Tuesday 20 August 2019

State inquiry into institutional child abuse in Northern Ireland to investigate 35 facilities

David Young

A STATE inquiry into historical institutional child abuse in Northern Ireland will initially investigate 35 residential facilities.

The locations comprise 15 state-run children's homes, 13 institutions run by Catholic Church orders, four borstals or training schools, and three institutions run by Protestant denominations or voluntary sector organisations.

 

Chairman of the inquiry Sir Anthony Hart revealed the number as he appealed for more abuse victims to come forward to tell their stories.

 

The statutory probe was set up by the Northern Ireland Executive to investigate institutions run by the state and church and also those owned by the private sector or voluntary bodies from 1922 to 1995.

 

More than 175 people have so far contacted the inquiry to outline their experiences in care, with around 90 interviewed to date.

 

Allegations made so far have led to the light being shone on the 35 facilities.

 

But if more victims come forward and make further claims, more institutions could be examined.

 

To date the inquiry has identified more than 170 facilities which operated during the time-period, including children's homes, orphanages, industrial schools, workhouses, borstals, hospital units and schools for children with disabilities.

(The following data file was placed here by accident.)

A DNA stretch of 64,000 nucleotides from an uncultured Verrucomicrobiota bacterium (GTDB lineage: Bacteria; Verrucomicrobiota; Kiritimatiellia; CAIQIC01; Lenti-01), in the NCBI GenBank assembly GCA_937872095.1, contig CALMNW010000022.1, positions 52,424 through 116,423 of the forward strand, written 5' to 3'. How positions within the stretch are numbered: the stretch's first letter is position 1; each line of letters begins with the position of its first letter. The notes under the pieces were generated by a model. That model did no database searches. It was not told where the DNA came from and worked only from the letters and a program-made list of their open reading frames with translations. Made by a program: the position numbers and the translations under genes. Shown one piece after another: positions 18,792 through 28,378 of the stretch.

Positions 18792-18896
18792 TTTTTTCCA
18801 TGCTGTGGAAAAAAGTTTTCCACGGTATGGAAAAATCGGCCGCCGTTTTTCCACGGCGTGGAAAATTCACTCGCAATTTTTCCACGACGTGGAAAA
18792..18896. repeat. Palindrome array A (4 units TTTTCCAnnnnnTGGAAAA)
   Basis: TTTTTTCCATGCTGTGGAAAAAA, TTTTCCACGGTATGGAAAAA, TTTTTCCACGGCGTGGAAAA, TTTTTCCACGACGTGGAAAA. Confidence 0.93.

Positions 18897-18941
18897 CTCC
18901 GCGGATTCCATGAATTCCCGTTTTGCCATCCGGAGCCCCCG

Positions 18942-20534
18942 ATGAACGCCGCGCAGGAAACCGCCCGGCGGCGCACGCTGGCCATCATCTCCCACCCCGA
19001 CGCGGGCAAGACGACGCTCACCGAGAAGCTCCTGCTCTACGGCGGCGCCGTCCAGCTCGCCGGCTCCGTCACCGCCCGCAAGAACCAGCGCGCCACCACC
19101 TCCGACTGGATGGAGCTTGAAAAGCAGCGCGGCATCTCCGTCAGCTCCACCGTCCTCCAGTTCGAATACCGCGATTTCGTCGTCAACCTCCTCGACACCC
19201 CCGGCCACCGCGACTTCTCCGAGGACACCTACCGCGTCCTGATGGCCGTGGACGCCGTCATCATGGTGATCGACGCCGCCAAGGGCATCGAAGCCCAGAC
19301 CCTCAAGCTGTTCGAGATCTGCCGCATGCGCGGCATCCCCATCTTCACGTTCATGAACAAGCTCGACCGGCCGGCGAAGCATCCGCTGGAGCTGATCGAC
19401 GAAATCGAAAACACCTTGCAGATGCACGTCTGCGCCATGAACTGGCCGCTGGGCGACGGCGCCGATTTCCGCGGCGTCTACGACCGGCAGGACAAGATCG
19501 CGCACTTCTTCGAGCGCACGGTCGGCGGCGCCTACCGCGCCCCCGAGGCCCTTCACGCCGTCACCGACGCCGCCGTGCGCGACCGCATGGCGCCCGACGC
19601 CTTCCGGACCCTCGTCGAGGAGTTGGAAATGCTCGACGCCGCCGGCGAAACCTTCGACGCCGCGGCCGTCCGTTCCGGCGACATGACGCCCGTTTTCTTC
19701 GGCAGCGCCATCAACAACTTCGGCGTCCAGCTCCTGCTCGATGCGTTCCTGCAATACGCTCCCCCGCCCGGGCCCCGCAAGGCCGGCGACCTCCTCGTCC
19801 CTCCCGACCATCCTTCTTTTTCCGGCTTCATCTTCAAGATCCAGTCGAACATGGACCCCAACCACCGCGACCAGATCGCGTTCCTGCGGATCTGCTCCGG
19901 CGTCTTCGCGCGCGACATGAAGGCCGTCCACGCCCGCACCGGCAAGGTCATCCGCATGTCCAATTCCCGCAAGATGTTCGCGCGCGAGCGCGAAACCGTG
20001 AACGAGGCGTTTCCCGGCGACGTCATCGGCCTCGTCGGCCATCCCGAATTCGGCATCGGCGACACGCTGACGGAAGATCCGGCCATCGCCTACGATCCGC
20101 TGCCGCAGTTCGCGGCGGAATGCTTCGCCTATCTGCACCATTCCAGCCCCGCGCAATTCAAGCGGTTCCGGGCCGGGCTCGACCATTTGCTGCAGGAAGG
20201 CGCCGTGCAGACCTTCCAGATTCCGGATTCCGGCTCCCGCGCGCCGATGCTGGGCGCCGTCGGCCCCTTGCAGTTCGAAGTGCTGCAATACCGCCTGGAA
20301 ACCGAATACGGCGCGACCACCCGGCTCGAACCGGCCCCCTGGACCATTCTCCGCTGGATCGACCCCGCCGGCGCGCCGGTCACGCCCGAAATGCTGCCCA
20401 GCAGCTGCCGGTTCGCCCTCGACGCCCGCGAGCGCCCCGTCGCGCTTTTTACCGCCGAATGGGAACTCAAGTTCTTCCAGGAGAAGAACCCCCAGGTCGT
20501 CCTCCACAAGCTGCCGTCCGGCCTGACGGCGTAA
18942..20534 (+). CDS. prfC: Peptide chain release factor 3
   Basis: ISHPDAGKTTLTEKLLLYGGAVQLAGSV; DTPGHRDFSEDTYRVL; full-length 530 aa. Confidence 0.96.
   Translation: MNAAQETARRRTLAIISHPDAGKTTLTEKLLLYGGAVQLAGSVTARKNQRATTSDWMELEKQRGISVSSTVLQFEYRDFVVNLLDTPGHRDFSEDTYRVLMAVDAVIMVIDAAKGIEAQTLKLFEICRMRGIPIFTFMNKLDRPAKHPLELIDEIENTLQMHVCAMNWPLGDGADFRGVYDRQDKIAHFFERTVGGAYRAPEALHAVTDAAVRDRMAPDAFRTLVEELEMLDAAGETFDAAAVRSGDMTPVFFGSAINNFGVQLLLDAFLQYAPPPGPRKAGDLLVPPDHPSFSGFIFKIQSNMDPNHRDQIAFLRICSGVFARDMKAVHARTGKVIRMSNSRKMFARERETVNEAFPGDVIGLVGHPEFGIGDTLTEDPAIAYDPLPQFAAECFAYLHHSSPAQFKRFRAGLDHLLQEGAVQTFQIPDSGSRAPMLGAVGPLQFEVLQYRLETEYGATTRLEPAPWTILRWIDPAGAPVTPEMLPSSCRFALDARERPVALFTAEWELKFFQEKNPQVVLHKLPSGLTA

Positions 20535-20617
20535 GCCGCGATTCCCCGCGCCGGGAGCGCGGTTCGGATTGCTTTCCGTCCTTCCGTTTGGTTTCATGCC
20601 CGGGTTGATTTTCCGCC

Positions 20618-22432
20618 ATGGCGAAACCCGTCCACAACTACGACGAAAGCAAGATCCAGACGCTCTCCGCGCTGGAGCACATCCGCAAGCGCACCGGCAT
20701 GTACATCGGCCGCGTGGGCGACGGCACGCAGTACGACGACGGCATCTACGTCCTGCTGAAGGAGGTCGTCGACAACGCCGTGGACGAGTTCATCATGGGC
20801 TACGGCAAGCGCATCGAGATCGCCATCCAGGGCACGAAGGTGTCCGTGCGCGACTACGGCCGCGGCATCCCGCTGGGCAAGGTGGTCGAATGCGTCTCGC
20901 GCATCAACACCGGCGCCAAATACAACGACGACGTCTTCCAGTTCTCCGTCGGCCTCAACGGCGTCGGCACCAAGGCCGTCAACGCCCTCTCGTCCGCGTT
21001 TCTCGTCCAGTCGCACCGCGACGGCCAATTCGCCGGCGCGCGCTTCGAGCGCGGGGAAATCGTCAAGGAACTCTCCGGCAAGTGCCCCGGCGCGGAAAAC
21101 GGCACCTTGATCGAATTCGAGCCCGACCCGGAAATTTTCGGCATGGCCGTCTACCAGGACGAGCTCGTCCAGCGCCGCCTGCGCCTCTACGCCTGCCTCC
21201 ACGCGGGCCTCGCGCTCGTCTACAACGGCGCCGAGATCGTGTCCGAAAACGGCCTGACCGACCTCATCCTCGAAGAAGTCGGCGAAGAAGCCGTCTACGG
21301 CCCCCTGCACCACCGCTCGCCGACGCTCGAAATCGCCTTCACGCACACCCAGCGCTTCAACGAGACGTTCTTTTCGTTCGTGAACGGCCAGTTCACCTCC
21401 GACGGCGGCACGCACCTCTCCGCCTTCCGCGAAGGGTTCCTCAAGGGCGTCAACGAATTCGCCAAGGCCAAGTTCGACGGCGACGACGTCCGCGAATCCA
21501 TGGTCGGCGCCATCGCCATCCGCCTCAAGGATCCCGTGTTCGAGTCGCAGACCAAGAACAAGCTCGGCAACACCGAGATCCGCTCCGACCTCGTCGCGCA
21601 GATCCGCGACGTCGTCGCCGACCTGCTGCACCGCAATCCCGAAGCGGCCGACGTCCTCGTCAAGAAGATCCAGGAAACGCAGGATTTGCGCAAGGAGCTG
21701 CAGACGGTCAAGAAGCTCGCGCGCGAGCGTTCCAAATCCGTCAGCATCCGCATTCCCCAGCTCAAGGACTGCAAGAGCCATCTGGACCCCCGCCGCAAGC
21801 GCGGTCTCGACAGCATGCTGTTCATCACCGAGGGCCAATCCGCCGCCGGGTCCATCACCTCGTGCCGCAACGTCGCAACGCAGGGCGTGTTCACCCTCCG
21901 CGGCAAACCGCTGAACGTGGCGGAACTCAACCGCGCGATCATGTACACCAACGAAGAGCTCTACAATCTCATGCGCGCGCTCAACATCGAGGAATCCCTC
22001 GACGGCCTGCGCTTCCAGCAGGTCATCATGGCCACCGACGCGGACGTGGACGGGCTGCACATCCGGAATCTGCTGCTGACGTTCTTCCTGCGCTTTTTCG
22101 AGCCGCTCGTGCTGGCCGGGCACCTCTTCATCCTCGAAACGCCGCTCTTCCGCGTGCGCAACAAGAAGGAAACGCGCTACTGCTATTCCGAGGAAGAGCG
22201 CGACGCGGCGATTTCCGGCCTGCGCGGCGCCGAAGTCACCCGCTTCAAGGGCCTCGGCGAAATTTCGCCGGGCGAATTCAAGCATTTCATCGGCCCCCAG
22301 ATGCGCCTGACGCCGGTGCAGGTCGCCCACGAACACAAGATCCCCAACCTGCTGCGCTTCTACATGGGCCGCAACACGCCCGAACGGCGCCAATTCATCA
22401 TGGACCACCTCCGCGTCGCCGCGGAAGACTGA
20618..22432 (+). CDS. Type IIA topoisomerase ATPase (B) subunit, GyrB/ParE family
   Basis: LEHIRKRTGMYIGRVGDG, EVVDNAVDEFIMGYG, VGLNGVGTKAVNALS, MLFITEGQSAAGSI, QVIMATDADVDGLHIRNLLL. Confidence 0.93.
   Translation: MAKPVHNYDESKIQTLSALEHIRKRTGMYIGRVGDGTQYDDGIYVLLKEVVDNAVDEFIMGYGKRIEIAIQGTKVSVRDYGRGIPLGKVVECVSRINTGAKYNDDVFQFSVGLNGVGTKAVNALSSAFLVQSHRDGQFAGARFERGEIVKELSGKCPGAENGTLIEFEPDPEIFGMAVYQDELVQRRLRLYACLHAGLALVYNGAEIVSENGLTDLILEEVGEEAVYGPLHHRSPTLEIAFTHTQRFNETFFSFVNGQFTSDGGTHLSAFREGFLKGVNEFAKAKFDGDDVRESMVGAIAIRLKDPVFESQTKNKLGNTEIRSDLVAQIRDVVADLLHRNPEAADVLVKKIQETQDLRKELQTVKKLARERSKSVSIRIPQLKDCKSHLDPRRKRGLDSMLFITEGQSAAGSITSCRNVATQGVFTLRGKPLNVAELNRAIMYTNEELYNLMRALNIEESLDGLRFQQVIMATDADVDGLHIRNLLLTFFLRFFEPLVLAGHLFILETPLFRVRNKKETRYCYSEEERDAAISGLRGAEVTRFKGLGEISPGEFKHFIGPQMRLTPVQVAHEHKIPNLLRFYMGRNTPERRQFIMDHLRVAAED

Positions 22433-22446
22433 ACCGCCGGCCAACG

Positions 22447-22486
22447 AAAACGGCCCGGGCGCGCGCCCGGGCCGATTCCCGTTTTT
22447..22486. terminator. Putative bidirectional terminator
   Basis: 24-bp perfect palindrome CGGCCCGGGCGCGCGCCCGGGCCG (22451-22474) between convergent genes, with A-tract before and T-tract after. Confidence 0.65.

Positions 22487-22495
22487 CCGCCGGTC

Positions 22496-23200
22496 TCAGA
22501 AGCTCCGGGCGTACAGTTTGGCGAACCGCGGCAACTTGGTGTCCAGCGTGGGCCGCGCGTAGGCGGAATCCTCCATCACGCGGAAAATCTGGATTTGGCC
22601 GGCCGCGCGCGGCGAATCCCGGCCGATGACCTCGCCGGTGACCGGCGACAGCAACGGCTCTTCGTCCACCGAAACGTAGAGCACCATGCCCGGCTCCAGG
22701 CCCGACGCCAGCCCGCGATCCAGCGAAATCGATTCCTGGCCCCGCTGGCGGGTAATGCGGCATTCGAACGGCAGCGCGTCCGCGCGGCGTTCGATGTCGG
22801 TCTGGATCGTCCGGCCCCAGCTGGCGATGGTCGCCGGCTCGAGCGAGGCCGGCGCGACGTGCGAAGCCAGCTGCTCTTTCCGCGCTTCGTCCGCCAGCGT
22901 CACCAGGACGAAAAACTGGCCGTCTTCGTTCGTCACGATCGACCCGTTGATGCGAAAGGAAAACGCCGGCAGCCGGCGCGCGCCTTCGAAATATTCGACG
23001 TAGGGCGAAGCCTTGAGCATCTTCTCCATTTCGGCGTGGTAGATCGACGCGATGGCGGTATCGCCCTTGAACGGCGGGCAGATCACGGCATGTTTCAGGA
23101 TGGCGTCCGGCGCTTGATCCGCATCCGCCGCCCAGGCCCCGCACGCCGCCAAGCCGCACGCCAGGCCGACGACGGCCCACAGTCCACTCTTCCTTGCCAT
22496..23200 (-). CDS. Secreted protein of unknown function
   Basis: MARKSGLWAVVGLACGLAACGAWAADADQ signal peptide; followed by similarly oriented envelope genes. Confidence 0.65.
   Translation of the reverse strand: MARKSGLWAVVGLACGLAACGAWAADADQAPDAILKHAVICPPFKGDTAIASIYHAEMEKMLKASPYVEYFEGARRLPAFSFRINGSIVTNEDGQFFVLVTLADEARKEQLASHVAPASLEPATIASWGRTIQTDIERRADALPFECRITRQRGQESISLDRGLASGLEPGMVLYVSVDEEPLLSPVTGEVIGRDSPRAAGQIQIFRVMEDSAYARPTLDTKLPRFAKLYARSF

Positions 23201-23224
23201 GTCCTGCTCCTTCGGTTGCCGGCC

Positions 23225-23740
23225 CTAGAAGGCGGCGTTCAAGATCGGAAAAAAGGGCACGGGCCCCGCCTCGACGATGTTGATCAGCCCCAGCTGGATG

The facilities were named on the applications of those wanting to come forward to the inquiry with claims of abuse. Sir Anthony said the sites would not be identified publicly at this stage of the probe.

 

The chairman added that only when his team had spoken to all of the individuals would it be determined if each of the sites would be subject to a full investigation.

 

He stressed that the number of organisations under potential investigation was fewer than the number of facilities, as one body or group may have operated a number of homes at different sites.

 

The chairman indicated that further facilities could yet come under focus.

 

"If we receive allegations from someone who was in a specific institution as a child, allegations that suggest children were abused in that institution, or if our own researches reveal evidence that suggest that children might have been abused in an institution even if no-one has come forward to make allegations about that institution, then we will investigate that institution," he said.

 

The majority of the 15 state-owned residential homes were run by local authorities. One was a workhouse which went out of existence just after the Second World War.

 

Of the three non-Catholic voluntary institutions under investigation, Sir Anthony said they were either associated with a Protestant denomination or were run by a secular organisation.

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